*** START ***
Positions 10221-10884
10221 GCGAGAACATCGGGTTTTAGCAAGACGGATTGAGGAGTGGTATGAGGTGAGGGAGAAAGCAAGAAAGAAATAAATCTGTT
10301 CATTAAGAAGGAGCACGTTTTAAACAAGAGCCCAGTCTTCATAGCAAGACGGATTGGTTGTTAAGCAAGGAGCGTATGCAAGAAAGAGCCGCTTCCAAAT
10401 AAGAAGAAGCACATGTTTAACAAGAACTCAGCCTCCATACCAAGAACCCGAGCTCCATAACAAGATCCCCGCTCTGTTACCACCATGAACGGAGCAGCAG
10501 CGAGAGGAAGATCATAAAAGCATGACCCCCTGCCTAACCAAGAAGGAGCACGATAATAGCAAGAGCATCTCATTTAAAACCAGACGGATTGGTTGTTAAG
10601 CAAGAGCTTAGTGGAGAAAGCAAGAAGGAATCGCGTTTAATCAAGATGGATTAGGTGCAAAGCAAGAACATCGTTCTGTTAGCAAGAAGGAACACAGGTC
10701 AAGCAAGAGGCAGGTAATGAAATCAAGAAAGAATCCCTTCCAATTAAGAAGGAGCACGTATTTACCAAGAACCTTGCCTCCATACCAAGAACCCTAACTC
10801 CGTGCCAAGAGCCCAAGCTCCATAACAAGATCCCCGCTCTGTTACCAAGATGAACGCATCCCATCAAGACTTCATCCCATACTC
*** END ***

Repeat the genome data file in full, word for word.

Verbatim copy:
Positions 10221-10884
10221 GCGAGAACATCGGGTTTTAGCAAGACGGATTGAGGAGTGGTATGAGGTGAGGGAGAAAGCAAGAAAGAAATAAATCTGTT
10301 CATTAAGAAGGAGCACGTTTTAAACAAGAGCCCAGTCTTCATAGCAAGACGGATTGGTTGTTAAGCAAGGAGCGTATGCAAGAAAGAGCCGCTTCCAAAT
10401 AAGAAGAAGCACATGTTTAACAAGAACTCAGCCTCCATACCAAGAACCCGAGCTCCATAACAAGATCCCCGCTCTGTTACCACCATGAACGGAGCAGCAG
10501 CGAGAGGAAGATCATAAAAGCATGACCCCCTGCCTAACCAAGAAGGAGCACGATAATAGCAAGAGCATCTCATTTAAAACCAGACGGATTGGTTGTTAAG
10601 CAAGAGCTTAGTGGAGAAAGCAAGAAGGAATCGCGTTTAATCAAGATGGATTAGGTGCAAAGCAAGAACATCGTTCTGTTAGCAAGAAGGAACACAGGTC
10701 AAGCAAGAGGCAGGTAATGAAATCAAGAAAGAATCCCTTCCAATTAAGAAGGAGCACGTATTTACCAAGAACCTTGCCTCCATACCAAGAACCCTAACTC
10801 CGTGCCAAGAGCCCAAGCTCCATAACAAGATCCCCGCTCTGTTACCAAGATGAACGCATCCCATCAAGACTTCATCCCATACTC